UK backs Bring Your Own Device

Mobile next to desk

UK businesses are the most enthusiastic about employees bringing their own devices to work, according to research commissioned by Citrix.

The results of its global survey showed worldwide awareness that employees were using their personal devices, such as phones, tablets or laptops, for work and 94 per cent of the 700 chief information officers (CIOs) interviewed said they planned on running official trial schemes of Bring Your Own' (BYO) device by the middle of 2013.

However, UK CIOs were looking to push this forward much faster, with 33 per cent claiming they would roll out a BYO pilot within the next 12 months.

There are still issues with internal support for the devices though. Whilst 76 per cent of employees used their laptops at work, 75 per cent used their smartphones and 62 per cent used their tablets, only 40 per cent of IT departments supported the laptops, 26 per cent the smartphones and just 15 per cent the tablets.

"UK businesses are clearly aware that BYO is happening in their organisation and are very switched on to the benefits it can deliver but there are still some steps to be taken to close the gap and ensure BYO is supported from an IT and financial perspective," said James Stevenson, area vice president for the UK, Ireland and South Africa at Citrix.

"The trend for employees wanting to use their own devices, especially tablets, is only going to grow over the next two years, so businesses that acknowledge now that this group is influencing future IT policy will be best positioned to reap the benefits."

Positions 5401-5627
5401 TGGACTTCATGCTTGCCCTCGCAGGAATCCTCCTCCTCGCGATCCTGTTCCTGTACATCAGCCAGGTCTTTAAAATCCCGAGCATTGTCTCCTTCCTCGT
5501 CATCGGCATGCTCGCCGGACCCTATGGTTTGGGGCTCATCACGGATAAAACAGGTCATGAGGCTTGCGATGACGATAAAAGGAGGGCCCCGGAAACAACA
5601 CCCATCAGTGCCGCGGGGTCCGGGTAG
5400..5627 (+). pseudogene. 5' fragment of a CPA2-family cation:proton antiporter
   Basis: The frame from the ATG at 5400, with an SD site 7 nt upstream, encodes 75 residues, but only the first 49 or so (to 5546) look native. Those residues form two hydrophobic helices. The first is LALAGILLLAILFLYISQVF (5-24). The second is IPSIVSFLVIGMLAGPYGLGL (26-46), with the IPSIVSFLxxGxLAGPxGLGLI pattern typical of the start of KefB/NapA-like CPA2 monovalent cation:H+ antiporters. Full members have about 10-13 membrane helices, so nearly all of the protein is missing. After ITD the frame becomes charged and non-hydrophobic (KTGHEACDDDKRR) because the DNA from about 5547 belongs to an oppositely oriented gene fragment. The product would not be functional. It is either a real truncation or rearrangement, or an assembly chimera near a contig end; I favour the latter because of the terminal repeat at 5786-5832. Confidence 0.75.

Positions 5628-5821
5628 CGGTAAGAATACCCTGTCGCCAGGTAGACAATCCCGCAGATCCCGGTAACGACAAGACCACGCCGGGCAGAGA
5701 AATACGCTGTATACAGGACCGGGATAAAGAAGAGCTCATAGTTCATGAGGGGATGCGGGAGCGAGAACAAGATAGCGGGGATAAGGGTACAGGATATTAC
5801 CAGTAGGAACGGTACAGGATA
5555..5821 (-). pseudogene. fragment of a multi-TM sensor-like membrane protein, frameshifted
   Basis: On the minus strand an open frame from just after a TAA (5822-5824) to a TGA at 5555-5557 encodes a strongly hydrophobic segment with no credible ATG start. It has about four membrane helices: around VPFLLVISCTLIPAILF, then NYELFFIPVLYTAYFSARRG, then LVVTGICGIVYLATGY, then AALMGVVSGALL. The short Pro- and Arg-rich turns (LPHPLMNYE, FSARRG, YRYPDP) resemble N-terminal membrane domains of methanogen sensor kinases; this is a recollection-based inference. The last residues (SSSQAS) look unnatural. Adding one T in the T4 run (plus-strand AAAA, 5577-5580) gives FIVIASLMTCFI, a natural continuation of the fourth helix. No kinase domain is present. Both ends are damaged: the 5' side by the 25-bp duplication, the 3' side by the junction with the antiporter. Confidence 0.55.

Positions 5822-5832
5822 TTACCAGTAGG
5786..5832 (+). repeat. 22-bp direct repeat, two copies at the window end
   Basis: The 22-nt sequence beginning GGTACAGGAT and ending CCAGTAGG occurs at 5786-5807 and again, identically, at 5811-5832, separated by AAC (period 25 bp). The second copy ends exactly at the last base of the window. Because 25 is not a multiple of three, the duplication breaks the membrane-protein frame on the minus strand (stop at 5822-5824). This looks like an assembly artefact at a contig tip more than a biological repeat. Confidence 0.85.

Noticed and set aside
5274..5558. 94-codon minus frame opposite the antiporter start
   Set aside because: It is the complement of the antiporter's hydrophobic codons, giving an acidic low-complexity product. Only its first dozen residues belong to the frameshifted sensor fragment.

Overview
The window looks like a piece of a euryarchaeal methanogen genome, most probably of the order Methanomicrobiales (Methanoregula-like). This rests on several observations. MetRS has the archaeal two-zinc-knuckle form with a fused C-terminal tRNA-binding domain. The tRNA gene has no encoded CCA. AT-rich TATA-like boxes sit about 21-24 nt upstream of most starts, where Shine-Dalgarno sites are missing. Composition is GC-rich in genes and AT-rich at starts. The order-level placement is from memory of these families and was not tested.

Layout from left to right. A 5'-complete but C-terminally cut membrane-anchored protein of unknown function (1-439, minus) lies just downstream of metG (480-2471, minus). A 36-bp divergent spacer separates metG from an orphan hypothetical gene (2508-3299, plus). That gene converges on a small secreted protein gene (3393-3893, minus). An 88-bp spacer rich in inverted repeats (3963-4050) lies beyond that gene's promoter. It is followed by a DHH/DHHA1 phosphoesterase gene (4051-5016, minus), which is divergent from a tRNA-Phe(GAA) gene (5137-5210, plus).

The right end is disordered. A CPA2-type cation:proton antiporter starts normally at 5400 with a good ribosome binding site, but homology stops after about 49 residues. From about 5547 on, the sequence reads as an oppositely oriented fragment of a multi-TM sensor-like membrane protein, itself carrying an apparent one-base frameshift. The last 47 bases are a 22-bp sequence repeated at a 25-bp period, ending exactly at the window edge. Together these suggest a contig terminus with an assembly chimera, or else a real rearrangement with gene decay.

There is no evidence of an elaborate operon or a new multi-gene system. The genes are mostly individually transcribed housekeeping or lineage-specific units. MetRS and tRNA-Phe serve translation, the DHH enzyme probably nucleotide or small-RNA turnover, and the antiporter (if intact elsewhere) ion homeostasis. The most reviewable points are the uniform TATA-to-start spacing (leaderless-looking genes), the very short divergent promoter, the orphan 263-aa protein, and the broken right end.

The major concern of moving to BYO for business was security, with 86 per cent of those against the move in the UK citing it as a fear. This was followed by support costs at 46 per cent a higher percentage than the global average, according to Citrix.

Just 13 per cent of UK CIOs surveyed that said they weren't looking to move to BYO, so embracement of the trend is still the norm on British shores.

Citrix was keen to add in a question to promote its own desktop virtualisation offering and it fell on its feet with how to tackle the security issue. A healthy 23 per cent of UK CIOs said they planned to take on BYO security through desktop virtualisation and a significant 54 per cent said they had already adopted the technology.

"Being cautious about security is understandable, but this does not need to be an inhibitor to embracing and supporting BYO when technologies like desktop virtualisation provide a secure way of delivering a desktop to any employee, on any device, wherever they are," concluded Stevenson.

Jennifer Scott

Jennifer Scott is a former freelance journalist and currently political reporter for Sky News. She has a varied writing history, having started her career at Dennis Publishing, working in various roles across its business technology titles, including ITPro. Jennifer has specialised in a number of areas over the years and has produced a wealth of content for ITPro, focusing largely on data storage, networking, cloud computing, and telecommunications.

Most recently Jennifer has turned her skills to the political sphere and broadcast journalism, where she has worked for the BBC as a political reporter, before moving to Sky News.